claim 1
, wherein the fourth computer code device comprises a fifth computer code device configured to verify secondary conditions before authorizing the interest rate to be lowered.
7. The computer program product as claimed in
claim 1
, wherein the fifth computer code device comprises a sixth computer code device configured to check a payment history of the mortgage.
8. The computer program product as claimed in
claim 1
, wherein the fifth computer code device comprises a sixth computer code device configured to check a maximum interest rate drop of the mortgage.
9. A mortgage created according to the steps of:
a) negotiating an interest rate for an initial principal amount to be repaid during a lifetime of the mortgage;
b) negotiating an amount by which a prevailing interest rate must be lower than the interest rate of the mortgage before the interest rate of the mortgage can be lowered without ever increasing;
c) negotiating a period during which the interest rate cannot be lowered after at least one of an initiation of the mortgage and a day on which the interest rate was last lowered; and
d) negotiating if any secondary conditions limit an ability to lower the interest rate.
10. A mortgage created according to the steps of
claim 9
, wherein the steps a) through d) are performed on a computer.
Description
BACKGROUND OF THE INVENTION

[0001] 1. Field of the Invention

[0002] The present invention is directed to a computer-based method and system for controlling financial data, and more specifically to a computer-based method and system for controlling a mortgage rate charged to a mortgagee as prevailing mortgage rates drop.

[0003] 2. Discussion of the Background

[0004] Known mortgages take the form of fixed and adjustable rate mortgages. As is clear from its name, a fixed rate mortgage retains the same rate throughout the lifetime of the mortgage (e.g., 15 or 30 years). On the other hand, known adjustable rate mortgages (ARMs) start out at an initial rate and increase over the term of the loan, usually up to a fixed maximum and in fixed increments.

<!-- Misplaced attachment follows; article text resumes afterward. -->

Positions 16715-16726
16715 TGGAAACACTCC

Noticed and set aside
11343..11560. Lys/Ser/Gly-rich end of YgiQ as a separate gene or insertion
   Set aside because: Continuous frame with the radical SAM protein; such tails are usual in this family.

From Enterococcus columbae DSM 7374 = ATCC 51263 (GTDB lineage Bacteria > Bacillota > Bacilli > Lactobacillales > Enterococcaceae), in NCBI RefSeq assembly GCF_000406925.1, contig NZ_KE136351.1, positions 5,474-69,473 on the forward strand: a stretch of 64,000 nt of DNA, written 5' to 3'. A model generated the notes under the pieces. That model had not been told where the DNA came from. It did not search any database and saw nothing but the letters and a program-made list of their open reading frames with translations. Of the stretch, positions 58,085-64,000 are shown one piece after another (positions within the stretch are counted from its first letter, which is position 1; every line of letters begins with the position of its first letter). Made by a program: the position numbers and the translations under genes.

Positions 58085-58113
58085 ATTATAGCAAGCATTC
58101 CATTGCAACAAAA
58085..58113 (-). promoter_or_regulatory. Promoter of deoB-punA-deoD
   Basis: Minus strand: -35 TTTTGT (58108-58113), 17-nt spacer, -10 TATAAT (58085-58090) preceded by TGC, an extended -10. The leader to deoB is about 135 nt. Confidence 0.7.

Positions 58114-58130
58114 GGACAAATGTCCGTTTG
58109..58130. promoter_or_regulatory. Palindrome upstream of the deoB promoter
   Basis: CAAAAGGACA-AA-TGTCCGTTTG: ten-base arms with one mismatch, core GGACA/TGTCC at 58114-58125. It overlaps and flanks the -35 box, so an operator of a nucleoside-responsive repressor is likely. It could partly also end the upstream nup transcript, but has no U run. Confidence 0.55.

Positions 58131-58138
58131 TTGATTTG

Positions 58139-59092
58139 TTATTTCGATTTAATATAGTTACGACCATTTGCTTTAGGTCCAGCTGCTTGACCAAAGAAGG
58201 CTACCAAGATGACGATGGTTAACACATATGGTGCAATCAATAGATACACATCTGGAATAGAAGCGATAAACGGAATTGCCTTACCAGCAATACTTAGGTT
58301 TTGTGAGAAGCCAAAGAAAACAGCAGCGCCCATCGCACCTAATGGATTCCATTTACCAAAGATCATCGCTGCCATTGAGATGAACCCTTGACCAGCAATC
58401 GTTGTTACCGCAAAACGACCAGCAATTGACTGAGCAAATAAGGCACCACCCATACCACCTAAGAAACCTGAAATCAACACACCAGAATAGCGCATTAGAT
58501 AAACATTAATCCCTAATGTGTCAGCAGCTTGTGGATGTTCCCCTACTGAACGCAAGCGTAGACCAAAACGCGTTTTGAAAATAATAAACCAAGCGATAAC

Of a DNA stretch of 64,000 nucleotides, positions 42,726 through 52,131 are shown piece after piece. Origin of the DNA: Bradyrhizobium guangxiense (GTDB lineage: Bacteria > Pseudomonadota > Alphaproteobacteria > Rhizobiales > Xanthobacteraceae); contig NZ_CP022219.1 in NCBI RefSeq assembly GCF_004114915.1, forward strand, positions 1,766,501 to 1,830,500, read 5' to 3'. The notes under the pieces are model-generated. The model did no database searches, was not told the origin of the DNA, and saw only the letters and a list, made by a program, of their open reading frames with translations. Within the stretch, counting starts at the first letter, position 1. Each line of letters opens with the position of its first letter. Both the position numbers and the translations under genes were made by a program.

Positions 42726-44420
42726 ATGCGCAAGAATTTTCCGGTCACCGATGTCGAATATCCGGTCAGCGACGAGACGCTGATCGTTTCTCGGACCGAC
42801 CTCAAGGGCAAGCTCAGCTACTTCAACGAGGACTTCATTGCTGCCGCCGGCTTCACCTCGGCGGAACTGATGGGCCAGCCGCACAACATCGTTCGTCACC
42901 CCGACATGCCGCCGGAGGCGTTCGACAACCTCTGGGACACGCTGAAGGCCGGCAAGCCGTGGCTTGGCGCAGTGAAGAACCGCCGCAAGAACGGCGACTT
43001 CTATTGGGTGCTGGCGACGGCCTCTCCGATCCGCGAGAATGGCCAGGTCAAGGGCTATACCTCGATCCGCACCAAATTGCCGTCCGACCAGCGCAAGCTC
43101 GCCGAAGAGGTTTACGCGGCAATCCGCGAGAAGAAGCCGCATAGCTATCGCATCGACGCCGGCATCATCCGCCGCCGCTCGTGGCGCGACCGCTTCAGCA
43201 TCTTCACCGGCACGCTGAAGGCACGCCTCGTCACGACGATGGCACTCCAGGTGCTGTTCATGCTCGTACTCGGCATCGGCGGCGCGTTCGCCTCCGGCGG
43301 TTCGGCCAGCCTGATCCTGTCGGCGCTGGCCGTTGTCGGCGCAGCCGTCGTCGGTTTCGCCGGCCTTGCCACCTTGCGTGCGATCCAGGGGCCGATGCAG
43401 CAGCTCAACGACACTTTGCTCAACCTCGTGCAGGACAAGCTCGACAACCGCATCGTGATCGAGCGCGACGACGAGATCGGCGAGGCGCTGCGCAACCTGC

[0005] As market conditions change, prevailing mortgage rates change as well. Often a mortgagee can refinance a mortgage by taking a new mortgage at a lower rate and paying off the existing mortgage with the proceeds from the new mortgage. However, refinancing often includes closing costs and “points” paid for creating the new loan. In addition, the new mortgage company is obliged to perform a new title search to ensure that the property has not been encumbered since the original mortgage was obtained.

[0006] This process of refinancing is also costly for the service bureau servicing the mortgage and the investor that provided the mortgagee with the money, since the mortgagee often refinances with a different investor/lender using a different service bureau. Specifically, the service bureau is no longer collecting fees for servicing the loan. Likewise, the investor is no longer receiving a return on the investment and must now seek a new investment opportunity (with its own opportunity costs).